As an epic action story, John McTiernan’s directorial trademarks are present and accounted for. The camera rarely stands still, smoothly surveying the action sequences. Blades and arrows are followed as they fly through the air. Once or twice, the blurry quality that showed up in “Die Hard with a Vengeance” appears again. McTiernan’s moving camera makes the action scenes tense and the quieter moments serene. Another attribute of the director, the use of foreign languages, also appears. Much of the Vikings’ dialogue goes without subtitles, at first. The transfer of languages is literally visualized when Ibn, after watching the Vikings talk for an evening, picks up on their speech. McTiernan utilizes a similar trick to what he did in “The Hunt for Red October.” At first, they speak Norse. Slowly, recognizable words slip into their conversation. Finally, as the camera focuses on their mouths, they start speaking English. Clever beats like that is something McTiernan rarely gets credit for.

After more than an hour of solid action and amusing culture clash antics, “The 13th Warrior” builds to its apparent climax. Buliwyf, Ibn, and the other men sneak into the Wendol’s lair. There’s an exciting sequence where they swing under a waterfall. A battle among a field of bones is another high-light. However, how “The 13th Warrior” handles Grendel’s Mother in an underwhelming fashion. A female elder dips her claw in some snake venom. She dances around Buliwyf for a minute, scratching him once, before he cuts her head off. The story seemingly ends there and, in McTiernan’s original cut, maybe it did. Instead, an extraneous extra act is tagged on. A sick Buliwyf and the remaining men take on the Wendol army. This battle only lasts a few minutes as well. Both of these elements wraps up an otherwise satisfying film on a slightly sour note.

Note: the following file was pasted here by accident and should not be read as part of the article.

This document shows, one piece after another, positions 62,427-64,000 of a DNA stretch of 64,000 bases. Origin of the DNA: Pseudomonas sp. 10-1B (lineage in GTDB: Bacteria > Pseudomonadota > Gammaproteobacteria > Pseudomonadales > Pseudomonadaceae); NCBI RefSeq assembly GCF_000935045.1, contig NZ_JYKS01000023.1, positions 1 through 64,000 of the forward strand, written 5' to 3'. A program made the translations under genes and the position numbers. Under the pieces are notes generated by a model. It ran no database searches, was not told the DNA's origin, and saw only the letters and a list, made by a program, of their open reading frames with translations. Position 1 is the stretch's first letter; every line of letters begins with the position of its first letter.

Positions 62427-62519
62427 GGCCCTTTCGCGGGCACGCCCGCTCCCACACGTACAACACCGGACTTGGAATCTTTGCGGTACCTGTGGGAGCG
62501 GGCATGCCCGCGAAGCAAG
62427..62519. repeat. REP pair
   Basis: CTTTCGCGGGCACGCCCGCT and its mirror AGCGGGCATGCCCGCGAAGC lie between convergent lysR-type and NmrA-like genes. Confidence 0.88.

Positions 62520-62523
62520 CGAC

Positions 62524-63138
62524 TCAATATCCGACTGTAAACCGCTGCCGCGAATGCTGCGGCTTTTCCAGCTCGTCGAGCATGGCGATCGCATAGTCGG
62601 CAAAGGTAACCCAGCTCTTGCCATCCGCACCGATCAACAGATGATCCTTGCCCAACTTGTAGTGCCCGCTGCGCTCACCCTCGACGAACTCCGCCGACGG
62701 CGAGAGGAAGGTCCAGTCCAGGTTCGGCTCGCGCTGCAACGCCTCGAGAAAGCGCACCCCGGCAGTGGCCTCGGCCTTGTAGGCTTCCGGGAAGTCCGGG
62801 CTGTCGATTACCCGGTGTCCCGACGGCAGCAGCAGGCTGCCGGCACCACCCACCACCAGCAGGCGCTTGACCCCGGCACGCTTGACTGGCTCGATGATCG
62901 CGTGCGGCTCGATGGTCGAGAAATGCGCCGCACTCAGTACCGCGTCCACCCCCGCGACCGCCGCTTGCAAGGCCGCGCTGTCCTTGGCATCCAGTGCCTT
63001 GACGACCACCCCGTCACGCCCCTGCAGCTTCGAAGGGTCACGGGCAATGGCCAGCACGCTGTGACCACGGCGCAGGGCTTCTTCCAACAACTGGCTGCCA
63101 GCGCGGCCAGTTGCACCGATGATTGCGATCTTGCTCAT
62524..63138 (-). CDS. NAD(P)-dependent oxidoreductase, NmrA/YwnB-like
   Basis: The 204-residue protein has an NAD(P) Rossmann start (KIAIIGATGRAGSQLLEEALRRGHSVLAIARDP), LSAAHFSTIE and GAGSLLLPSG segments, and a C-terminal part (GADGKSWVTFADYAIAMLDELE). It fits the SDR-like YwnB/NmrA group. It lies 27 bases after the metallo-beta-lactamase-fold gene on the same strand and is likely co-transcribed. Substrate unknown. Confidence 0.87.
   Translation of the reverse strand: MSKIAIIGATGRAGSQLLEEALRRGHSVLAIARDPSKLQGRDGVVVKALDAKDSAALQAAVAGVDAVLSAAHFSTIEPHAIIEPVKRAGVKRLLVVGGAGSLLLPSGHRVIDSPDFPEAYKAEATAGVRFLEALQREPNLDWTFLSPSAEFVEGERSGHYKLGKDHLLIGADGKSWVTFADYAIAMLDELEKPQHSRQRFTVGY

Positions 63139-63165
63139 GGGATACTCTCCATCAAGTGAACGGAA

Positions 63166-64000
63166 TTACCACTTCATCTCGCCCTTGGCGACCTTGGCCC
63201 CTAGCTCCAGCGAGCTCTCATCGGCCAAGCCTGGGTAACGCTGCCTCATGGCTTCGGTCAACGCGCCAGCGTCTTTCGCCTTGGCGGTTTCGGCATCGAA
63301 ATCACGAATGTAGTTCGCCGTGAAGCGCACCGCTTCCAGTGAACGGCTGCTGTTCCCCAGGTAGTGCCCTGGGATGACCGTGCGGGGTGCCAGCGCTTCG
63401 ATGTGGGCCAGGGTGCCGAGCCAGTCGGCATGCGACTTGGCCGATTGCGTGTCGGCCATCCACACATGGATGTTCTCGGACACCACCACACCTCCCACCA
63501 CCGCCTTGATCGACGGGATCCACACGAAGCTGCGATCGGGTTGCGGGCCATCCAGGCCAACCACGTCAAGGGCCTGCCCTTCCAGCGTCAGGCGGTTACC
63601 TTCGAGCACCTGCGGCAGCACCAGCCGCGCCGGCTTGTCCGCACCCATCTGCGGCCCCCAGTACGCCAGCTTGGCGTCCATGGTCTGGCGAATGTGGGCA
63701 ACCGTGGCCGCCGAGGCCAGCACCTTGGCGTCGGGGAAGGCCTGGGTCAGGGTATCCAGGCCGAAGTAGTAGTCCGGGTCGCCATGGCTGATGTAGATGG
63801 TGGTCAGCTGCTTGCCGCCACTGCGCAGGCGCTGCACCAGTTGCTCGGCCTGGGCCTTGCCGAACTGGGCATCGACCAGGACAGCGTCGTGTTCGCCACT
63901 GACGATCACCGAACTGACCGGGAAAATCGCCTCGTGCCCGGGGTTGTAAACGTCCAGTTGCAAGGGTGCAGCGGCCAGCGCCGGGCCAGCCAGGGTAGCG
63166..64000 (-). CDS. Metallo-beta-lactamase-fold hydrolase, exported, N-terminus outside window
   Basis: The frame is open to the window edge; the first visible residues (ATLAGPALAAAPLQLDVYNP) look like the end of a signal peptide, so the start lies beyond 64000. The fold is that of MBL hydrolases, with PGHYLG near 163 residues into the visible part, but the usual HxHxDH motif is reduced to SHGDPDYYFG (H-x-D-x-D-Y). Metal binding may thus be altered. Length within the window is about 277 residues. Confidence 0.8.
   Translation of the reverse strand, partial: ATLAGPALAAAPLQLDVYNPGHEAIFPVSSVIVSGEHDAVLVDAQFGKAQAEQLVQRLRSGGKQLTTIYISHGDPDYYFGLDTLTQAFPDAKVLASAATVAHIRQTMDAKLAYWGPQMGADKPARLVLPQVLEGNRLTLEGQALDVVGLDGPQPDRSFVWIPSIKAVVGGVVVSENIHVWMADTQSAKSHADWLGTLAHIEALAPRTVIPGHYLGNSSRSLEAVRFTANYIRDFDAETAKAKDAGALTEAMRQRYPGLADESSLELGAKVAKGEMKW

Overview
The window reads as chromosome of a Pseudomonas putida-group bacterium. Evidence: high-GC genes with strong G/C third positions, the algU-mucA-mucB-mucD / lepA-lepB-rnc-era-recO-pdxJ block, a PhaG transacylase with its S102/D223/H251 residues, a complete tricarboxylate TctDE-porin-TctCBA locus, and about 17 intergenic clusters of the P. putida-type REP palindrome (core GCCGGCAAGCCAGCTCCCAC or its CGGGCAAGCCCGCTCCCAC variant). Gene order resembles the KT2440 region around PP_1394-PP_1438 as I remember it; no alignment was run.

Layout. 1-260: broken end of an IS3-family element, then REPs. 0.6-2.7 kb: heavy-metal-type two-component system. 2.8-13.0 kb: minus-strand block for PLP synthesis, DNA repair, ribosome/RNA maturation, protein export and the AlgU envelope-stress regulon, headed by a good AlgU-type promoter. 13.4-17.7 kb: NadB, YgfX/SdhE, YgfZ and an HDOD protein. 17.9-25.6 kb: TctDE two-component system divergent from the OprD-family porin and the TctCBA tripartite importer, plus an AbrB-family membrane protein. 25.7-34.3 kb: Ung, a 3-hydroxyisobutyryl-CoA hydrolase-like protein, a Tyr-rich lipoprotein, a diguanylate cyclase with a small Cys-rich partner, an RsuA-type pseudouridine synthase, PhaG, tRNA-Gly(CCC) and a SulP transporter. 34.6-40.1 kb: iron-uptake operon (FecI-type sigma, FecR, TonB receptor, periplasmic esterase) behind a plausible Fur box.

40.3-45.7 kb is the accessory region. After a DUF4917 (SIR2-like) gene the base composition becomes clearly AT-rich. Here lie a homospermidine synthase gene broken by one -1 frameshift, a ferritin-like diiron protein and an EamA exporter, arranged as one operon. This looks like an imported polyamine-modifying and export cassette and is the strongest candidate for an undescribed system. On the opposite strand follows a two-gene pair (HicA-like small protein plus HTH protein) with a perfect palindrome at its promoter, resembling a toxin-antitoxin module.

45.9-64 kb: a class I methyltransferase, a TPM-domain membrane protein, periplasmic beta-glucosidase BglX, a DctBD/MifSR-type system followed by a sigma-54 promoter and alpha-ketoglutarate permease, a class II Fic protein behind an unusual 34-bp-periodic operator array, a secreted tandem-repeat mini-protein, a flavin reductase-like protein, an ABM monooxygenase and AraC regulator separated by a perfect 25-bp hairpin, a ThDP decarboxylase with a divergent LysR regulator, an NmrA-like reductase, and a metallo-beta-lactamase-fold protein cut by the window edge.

The reason “The 13th Warrior” seemingly went so hideously over-budget, besides the re-shoots, is its extravagant production design. But you can’t say the money isn’t on the screen. “The 13th Warrior” looks great. The film’s world is extremely detailed. The villages, mead halls, and forts are full of minutiae. The mud, grit, and natural wood of the environment sets the film in a clear time and place. Aside from the awesome production design, the film also features a pretty good score. Graeme Revell composed the original score, which was rejected by second director Michael Crichton. Jerry Goldsmith wrote the music featured in the final film. Though I’m sure Revell did a good job, Goldsmith’s score is fantastic. The themes are rousing, recalling a classic sense of cinematic adventure.

McTiernan’s original vision of “The 13th Warrior” hasn’t emerged and it’s unlikely it ever will. The version released to theaters isn’t a masterpiece. However, it’s still a solidly entertaining film, a satisfying mixture of historical epic and low fantasy adventure. A movie like this probably never would’ve become the huge hit the studio needed it to be. But if it had been brought in for a lot less money, I suspect it probably would’ve done alright at the box office. Not quite an overlooked gem or a cult classic, “The 13th Warrior” is still a fun way to spend an evening. [Grade: B]